If you're a traditionalist who believes that all it takes to understand any college basketball team is simply to watch them play, have I got a team for you. In the case of Georgetown, your eyes are exactly correct. At 11-1 and ranked in the top 10 nationally in both major polls, John Thompson III's team is winning for one very basic yet very powerful reason. The Hoyas' shots just go in. Over and over and over again.
Maybe I shouldn't be happy about such obvious excellence. After all, I'm more accustomed to uncovering the surprising facts that your eyes may have missed while watching the games in real-time. But, hey, I'm always ready to hop on a bandwagon when the facts merit. And in the case of this year's Hoyas, there's no arguing with the facts. Any team that makes 58 percent of its twos and 43 percent of its threes is going to score some points. Sure enough, Thompson's men have scored a remarkably efficient 1.18 points per possession over their first 12 games.
Give a lot of the credit here to John Thompson III and Austin Freeman, in that order. Georgetown's accuracy this season may be extreme but it's not exactly out of character. Last year Syracuse garnered a lot of notice for leading the nation in field goal percentage, but in Big East play the Hoyas were actually the most accurate team in the conference. Throughout the Thompson era, Georgetown has excelled at getting open looks very close to the basket -- which, not coincidentally, is exactly what a Princeton offense is designed to do.
I like to think of Thompson as every athletic director's dream. Every time a major-conference program hires a hot mid-major coach who's coming off a good NCAA tournament run, they're basically trying to replicate what Thompson has done at Georgetown. The vision behind those hires is often that the mid-major coach will be able to marry his proven X's and O's to the blue-chip talent available to the top programs. Kind of like Thompson's married his variant of the Princeton offense to the McDonald's All-Americans and future lottery picks he's been able to bring to the nation's capitol.
And as for Freeman, the best description I can apply to the year he's having is that if it continues at anywhere near its current level of efficiency there needs to be some serious national POY conversation. Not that I expect Freeman to continue to make 48 percent of his threes and 60 percent of his twos all season long. But his numbers last year weren't so very far off those levels (44 and 57, respectively) and, anyway, he's now producing similar results as the featured scorer in an offense that no longer has Greg Monroe in the post. Freeman even has a feel-good true story to go along with the glittering stats. In March he was diagnosed with Type 1 diabetes, a condition that hasn't prevented him from being the best performer on one of the nation's best offenses.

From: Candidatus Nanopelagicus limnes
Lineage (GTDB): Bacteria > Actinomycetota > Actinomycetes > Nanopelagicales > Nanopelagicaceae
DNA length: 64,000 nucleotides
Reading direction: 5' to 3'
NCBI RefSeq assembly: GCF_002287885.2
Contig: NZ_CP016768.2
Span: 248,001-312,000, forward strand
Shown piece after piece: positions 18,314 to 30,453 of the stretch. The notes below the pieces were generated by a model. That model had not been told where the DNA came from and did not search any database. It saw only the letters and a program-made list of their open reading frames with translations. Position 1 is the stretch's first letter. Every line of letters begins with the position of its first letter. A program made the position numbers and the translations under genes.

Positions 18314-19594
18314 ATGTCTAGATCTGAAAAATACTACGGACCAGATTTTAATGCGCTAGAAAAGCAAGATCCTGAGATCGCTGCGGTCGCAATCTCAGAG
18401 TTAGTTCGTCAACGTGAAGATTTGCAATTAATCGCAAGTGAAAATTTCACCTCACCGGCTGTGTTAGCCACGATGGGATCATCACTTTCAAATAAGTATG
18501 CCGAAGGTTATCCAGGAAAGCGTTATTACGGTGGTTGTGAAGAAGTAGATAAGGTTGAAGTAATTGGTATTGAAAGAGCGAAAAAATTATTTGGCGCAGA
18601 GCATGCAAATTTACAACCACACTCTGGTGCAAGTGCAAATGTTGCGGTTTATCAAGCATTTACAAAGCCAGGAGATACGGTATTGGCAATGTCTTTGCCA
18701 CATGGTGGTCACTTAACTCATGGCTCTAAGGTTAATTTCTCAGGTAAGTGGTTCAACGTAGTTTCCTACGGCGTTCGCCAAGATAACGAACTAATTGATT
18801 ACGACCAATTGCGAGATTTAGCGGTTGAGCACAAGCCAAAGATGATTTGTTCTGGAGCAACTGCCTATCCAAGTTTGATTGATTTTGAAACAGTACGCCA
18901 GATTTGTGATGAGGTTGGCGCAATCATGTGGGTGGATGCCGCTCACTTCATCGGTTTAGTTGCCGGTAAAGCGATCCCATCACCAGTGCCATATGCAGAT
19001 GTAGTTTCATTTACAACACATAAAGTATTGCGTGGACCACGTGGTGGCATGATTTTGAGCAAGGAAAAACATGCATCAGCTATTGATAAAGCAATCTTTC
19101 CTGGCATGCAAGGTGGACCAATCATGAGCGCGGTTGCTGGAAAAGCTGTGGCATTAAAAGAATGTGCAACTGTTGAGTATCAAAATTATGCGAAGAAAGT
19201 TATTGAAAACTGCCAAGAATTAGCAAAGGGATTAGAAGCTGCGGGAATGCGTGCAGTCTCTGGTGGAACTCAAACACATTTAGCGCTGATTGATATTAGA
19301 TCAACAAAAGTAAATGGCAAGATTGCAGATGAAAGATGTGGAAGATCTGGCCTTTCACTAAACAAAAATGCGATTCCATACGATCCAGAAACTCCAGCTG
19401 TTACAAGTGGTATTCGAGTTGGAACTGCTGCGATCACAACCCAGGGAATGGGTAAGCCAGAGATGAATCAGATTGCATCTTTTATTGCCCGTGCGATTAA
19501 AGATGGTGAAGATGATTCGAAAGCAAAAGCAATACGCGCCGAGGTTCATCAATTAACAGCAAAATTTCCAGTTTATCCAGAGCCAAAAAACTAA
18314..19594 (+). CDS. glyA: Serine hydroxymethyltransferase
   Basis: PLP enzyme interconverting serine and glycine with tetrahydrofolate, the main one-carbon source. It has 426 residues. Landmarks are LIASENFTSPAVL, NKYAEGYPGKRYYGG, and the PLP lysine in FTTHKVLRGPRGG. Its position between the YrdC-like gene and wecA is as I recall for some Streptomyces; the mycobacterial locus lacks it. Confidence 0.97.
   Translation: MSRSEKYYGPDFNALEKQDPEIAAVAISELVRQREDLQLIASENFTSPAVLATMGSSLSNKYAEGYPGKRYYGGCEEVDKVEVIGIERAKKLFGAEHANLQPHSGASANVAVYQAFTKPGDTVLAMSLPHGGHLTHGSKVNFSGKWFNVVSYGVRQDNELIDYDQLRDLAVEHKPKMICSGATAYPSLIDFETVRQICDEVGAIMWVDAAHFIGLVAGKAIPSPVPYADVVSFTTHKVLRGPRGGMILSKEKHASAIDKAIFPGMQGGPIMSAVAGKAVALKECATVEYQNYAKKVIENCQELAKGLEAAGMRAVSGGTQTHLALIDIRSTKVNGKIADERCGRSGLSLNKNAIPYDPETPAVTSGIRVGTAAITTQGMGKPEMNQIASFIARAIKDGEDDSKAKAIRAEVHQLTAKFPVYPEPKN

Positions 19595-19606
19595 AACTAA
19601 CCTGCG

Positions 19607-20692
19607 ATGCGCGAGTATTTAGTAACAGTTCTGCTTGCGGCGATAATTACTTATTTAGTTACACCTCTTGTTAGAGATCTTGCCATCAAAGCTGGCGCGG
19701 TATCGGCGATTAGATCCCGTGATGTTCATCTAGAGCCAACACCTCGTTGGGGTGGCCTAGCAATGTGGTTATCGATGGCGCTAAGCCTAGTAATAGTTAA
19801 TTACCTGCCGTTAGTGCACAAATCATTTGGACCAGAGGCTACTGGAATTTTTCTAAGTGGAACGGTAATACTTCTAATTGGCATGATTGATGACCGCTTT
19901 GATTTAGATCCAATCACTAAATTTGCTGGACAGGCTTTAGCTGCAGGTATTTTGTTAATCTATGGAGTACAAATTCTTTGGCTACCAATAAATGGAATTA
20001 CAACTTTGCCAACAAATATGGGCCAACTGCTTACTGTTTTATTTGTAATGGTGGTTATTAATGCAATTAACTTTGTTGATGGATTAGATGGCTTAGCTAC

One of Freeman's most valuable qualities is that he commits so few turnovers. If you've been reading along here at Poll Position for a while, you know that I like to refer to a possession that ends with a shot attempt of some kind (as opposed to a turnover) as an "effective" possession. On average a major-conference team will score 1.28 points per effective possession in league play. But there's nothing average about Georgetown's offense at the moment. So far on the young season the Hoyas have scored an absolutely absurd 1.48 points per effective trip. Basically as long as this team doesn't commit a turnover, they're going to score.
Now for more from the "your eyes are correct" file. Hoya fans certainly don't need me to tell them that their team does in fact commit turnovers. This season Thompson's team has given the ball away on 21 percent of their possessions. That's not drop-dead awful, but it's certainly not very good either. If Georgetown ever lowered their turnover rate down to merely "average," it's scary to think how good this offense could be.
Alas, recent history tells us that's not going to happen. In each of the past five seasons the Hoyas have committed a turnover on between 20 and 24 percent of their possessions in Big East play. A little like Michigan State in the Big Ten, Georgetown has been reliably turnover-prone for years now -- and successfully so.
In this year's College Basketball Prospectus book, I said that "Thompson's nucleus of Austin Freeman, Chris Wright, and Jason Clark combines efficiency with experience about as well as any trio in the nation." So far the Hoyas' trio is more than living up to that statement. In addition to Freeman's aforementioned heroics, Wright and Clark have combined to make 57 percent of their twos. And Julian Vaughn has had a simply sensational year on the offensive glass, personally pulling down 20 percent of Georgetown's misses when he's on the floor.
In short, this is a fun team to watch. The cliche about the slow-paced Georgetown offense has been at least a little at odds with reality for a while now, but if averaging 81 points per game and 68 possessions per 40 minutes doesn't kill the cliche for good nothing will. The Hoyas will open Big East play with three games in six days (at Notre Dame, vs. DePaul, and at St. John's), but if Thompson's team survives that hectic start, they figure to be in the thick of the conference race. If nothing else their shooting will give them a shot.
A version of this article originally appeared at ESPN Insider . John displays Hoya-like accuracy in his predictions on Twitter: @JohnGasaway. College Basketball Prospectus 2010-11 is now available on Amazon.
John Gasaway is an author of Basketball Prospectus.
You can contact John by clicking here or click here to see John's other articles.